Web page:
“She is the only permanent power in Washington. All of us are transient.”
She may not have been as eloquent as Abigail Adams, but Dolley Madison, America’s fourth First Lady, gets her own chance to shine March 1 in the American Experience series on PBS. The 90-minute program, which airs at 9:00 pm Eastern TIme, is based on the writings of Dolley and is interspersed with quotations from her and her famous and less-than-famous-contemporaries. Cokie Roberts and a host of historians narrate this fascinating story of the woman who helped create the culture of Washington, D.C., and of the young United States of America.
Dolley grew up in the school of colonial hard knocks. The family struggled after her Quaker father went bankrupt, a consequence of his freeing his slaves and relocating the family from North Carolina to Philadelphia where he attempted to set up a business. Dolley lost her husband, John Todd, Jr., and her youngest son to yellow fever when she was still in her early twenties.
This installation of the American Experience series shows us the playful yet grounded side of Dolley Madison, long renowned as a gracious hostess and the woman who invented the role of First Lady. (Editor’s note: The term “First Lady” had not yet come into use during the time of James Madison’s administration but since has come to be applied to the wife of any president, past or present, or to the chief hostess in the White House if the president is unmarried. See the National First Ladies Library.)
We watch her wistfully thinking of love as she giddily recounts stories of her numerous Quaker girlfriends marrying outside the church or (gasp!) even eloping. Dolley herself had no shortage of suitors, and we admire her even more as we are told that despite the many men who hoped to woo her after her first husband’s death, she chose the political genius, father of the Constitution and Federalist Papers, future Secretary of State, and future President of the United States, the bookish James Madison, for her husband.
The Madisons were proof that opposites attract. Dolley was, in the immortal words of one of the narrators, “a babe,” and James was a short man with a very serious side (and 17 years her senior). The American people can consider themselves lucky that this pair had such a strong influence in shaping the character of the recently formed United States of America.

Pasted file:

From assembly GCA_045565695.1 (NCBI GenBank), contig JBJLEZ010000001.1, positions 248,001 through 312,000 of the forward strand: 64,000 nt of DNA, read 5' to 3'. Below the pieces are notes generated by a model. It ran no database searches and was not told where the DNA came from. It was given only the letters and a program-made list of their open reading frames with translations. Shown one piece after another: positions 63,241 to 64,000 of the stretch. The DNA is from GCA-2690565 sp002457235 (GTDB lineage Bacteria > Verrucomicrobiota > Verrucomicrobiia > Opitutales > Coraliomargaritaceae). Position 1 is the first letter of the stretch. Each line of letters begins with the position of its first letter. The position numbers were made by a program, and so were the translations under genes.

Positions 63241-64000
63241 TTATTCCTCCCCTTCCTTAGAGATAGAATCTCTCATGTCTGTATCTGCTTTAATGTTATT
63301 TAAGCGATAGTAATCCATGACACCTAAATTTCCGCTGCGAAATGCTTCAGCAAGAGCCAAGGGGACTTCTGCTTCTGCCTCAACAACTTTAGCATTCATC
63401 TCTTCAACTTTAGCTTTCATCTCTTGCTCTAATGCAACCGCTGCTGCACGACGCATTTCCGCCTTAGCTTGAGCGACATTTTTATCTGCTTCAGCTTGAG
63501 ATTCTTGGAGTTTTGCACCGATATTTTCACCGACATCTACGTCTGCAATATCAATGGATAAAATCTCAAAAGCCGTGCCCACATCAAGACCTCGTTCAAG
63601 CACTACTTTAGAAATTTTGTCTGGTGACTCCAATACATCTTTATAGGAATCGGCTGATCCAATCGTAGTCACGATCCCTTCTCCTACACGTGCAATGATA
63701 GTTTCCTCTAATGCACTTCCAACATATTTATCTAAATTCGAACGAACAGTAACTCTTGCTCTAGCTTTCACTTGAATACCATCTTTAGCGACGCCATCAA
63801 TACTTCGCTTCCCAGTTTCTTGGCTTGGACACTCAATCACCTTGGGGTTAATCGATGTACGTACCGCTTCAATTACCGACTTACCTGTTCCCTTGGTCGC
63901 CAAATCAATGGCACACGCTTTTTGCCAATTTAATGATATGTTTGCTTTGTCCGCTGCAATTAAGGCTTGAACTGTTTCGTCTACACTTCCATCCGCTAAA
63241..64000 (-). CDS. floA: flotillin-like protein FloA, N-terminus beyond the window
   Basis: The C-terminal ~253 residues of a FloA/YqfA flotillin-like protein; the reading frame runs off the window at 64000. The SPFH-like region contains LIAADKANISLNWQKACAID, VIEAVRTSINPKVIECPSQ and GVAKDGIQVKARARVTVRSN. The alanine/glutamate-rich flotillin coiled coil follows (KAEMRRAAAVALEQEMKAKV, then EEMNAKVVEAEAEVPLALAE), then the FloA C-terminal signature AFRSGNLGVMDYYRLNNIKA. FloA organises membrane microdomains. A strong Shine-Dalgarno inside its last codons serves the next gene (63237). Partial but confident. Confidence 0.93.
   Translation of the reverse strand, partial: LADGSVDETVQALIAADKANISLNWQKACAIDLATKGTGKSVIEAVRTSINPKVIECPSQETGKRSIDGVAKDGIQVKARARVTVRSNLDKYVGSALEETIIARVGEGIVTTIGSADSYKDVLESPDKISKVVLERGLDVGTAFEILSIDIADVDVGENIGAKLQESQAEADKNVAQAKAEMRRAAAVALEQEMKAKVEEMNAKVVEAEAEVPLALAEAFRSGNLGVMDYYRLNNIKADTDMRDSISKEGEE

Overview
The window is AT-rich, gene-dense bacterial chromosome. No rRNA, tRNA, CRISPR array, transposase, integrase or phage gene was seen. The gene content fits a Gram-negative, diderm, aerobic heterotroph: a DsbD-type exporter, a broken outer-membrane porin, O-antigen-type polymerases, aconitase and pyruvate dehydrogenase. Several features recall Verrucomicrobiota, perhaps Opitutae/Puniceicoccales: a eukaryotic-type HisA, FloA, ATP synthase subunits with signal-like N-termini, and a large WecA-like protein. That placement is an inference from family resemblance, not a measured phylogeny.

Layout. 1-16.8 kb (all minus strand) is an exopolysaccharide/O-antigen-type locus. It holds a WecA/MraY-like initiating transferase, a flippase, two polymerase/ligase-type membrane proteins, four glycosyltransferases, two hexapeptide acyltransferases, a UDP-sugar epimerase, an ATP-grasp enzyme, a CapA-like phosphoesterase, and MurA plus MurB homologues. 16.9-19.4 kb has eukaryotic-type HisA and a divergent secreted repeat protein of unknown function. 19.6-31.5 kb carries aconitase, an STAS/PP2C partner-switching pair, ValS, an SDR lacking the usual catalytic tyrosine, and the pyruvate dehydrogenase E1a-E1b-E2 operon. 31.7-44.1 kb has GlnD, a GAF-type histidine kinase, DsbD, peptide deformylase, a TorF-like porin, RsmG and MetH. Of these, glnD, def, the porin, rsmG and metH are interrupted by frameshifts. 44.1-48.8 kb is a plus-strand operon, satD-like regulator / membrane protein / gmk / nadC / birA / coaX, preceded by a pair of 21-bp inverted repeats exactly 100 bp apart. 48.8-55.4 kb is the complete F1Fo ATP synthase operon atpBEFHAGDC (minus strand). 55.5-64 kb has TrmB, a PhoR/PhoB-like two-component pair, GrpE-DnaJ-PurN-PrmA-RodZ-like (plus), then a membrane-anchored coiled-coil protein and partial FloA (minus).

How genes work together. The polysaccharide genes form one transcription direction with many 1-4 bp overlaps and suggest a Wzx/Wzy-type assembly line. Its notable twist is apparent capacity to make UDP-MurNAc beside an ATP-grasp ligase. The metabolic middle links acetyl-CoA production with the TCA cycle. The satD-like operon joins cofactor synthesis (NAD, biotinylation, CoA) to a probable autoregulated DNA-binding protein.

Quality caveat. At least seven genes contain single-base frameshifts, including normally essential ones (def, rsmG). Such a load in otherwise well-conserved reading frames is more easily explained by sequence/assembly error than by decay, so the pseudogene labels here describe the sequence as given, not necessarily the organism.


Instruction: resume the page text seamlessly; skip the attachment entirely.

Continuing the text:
The theme of this special is that Dolley Madison’s highly evolved emotional intelligence made her remarkable. When her husband James became President in 1809, Dolley set about furnishing the newly completed White House. She knew to stay away from anything smacking of royalty, and instead chose more playful styles. With end tables, velvet curtains, and Greek-inspired designs she set the tone of what the recently formed office of the presidency should reflect: egalitarianism, optimism, and pragmatism. She knew that the White House was a symbol of executive power and that royal purple and gold-plated furniture would send members of Congress and the American people the wrong message. One more thing: every piece of furniture she commissioned was made in America.
Dolley’s abilities as a hostess in her newly furnished White House were legendary. For the inaugural ball she wore pearls, the American jewel, and she worked the room in her signature style, making everyone feel welcome and at home. In an effort to bring together sparring members of Congress (an unfortunate staple of American politics), Dolley would host weekly parties, where she even invited the American public. (Can you imagine having cocktails with a senator and not having to pay $1,000 a plate? Me neither.)
Furniture, parties, and a colorful wardrobe—is this really the stuff of history?
Yes, it is. Dolley was her husband’s most enthusiastic supporter and complemented his political genius by creating a welcoming space for members of the newly formed republic. She smoothed over diplomatic missteps, calmed tensions between warring members of Congress, and made everyone—from the farmers to the merchants to the members of the military—feel like equal, important parts of the young nation.
When the young nation engaged in the War of 1812 with Britain, Dolley proved herself a quick thinker and saved Gilbert Stuart’s famous portrait of George Washington (you’ve seen this portrait on the one-dollar bills in your pocket) from being looted, burned, or worse by the British. Even though the Brits were mere minutes away from charging upon the White House, Dolley took special care to pull the picture out of its frame (for ease of transport), rolled it up, and kept it safe for posterity.
Dolley outlived her husband and confidante by many years, and struggled financially because of her profligate son from her first marriage, John Payne Todd. But she returned to Washington, D.C., from her home in Montpelier and became the matriarch, the woman who reminded America, as it slowly slid into civil war, of its earlier greatness.
Congress made her an honorary member, and her trademark turban was seen around town as she met with political leaders and their wives. She became the grande dame of Washington.
Her lasting legacy is perhaps best summed up by a quote from one of her contemporaries, Senator Daniel Webster, at the end of the program: “She is the only permanent power in Washington. All of us are transient.”